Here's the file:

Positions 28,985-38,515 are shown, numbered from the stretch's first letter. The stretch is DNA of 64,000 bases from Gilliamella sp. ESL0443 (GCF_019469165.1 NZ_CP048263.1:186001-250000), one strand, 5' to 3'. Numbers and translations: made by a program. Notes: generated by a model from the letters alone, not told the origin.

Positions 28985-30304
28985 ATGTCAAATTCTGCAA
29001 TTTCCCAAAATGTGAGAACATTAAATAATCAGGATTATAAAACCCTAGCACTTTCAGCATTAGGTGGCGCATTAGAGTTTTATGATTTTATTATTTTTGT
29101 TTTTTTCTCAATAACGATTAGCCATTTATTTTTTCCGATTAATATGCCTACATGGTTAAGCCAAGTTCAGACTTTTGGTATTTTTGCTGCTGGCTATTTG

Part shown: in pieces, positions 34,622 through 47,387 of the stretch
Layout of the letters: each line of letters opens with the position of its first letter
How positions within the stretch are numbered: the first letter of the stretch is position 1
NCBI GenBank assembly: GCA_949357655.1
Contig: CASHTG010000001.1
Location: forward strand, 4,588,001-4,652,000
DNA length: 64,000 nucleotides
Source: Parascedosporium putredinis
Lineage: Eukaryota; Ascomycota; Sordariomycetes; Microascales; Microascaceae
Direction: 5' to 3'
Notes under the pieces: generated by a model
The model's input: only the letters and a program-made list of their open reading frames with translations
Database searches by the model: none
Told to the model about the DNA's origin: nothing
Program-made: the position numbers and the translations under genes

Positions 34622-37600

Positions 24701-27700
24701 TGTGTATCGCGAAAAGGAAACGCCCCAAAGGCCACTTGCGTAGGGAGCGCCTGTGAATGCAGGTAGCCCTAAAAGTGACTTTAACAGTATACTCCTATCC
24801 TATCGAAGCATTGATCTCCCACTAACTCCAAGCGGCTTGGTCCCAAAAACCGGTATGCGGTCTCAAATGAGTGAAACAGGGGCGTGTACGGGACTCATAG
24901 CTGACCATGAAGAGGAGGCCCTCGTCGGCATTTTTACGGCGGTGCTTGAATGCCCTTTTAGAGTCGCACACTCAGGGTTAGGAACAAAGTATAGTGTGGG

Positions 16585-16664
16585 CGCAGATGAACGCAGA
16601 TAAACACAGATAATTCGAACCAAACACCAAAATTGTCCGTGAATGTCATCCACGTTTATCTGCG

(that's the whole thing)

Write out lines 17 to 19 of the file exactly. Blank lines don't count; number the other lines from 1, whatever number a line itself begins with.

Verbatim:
The model's input: only the letters and a program-made list of their open reading frames with translations
Database searches by the model: none
Told to the model about the DNA's origin: nothing